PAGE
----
The killer object in Smoking Causes Coughing appears to be the most passive in the director’s oeuvre: it cannot propel itself (like Rubber’s tyre) and it doesn’t have a voice (like Deerskin’s jacket). In one of the several vignettes that make up Dupieux’s latest film, Doria Tillier’s Agathe puts on a helmet that ‘enhances thought flow and quickly purifies your mind’ when on a country-house holiday with her husband (Jérôme Niel) and their two friends. It may advertise itself as a self-care meditation tool, but the headwear has a pernicious effect on Agathe, souring her satisfied, happy-go-lucky self into a pensive, withdrawn onlooker removed from the group’s festivities.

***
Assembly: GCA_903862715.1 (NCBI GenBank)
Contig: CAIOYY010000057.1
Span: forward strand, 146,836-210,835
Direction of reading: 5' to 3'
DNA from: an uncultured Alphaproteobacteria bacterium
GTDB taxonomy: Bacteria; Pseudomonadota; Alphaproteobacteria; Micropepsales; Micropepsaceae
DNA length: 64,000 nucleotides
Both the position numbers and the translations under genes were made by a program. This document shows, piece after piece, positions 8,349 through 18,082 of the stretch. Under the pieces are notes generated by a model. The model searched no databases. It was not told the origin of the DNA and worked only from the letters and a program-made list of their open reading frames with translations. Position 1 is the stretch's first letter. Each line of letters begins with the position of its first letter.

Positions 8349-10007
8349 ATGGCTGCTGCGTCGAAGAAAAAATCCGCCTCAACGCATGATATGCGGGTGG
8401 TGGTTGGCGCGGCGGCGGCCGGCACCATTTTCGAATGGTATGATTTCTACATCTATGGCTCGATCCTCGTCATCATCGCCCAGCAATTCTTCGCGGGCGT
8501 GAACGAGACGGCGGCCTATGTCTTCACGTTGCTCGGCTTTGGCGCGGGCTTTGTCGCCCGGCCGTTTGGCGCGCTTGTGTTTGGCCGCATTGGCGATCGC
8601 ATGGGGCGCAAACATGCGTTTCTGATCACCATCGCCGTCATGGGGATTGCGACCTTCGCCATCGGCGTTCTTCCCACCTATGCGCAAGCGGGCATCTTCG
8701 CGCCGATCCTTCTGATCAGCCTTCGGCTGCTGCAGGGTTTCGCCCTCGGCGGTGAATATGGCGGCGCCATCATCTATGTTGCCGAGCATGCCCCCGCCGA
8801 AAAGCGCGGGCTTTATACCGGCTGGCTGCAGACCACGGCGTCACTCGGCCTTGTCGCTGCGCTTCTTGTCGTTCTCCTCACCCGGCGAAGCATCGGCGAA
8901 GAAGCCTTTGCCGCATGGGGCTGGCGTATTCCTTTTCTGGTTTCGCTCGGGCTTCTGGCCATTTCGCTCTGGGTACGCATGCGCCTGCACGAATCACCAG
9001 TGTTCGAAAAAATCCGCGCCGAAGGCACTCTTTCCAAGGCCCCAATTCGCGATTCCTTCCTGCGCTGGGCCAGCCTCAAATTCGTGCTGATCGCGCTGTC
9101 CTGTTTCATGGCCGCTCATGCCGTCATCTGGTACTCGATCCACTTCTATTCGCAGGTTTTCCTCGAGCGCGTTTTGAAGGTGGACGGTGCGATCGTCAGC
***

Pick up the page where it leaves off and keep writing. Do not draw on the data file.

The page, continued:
By influencing her to think deeply, the helmet has allowed her to realise her life’s shortcomings. In a calmly delivered voiceover, she calls one friend ‘a loser’, another ‘a dipshit’ and her husband ‘a dumbass’ who she ‘doesn’t remember loving for a single second’. These character assassinations rapidly become actual assassinations, and Agathe kills off her companions one by one (stabbing a friend in the eye seems to pointedly say he can’t see what’s really going on around him). As in Deerskin, the murders are executed dispassionately and the ‘no reason’ of Rubber gives way to social commentary. With the helmet, Dupieux criticises bourgeois arrogance, implying that if you think profoundly about what you’re supposed to want (i.e. marriage, like-minded friends and weekend getaways) it may come up short. He might claim that it amounts to nothing, but Quentin Dupieux’s cinema uses the farfetched to smuggle in big ideas about human relationships and emotions – even if it’s (in)animate objects that prompt such lines of thought.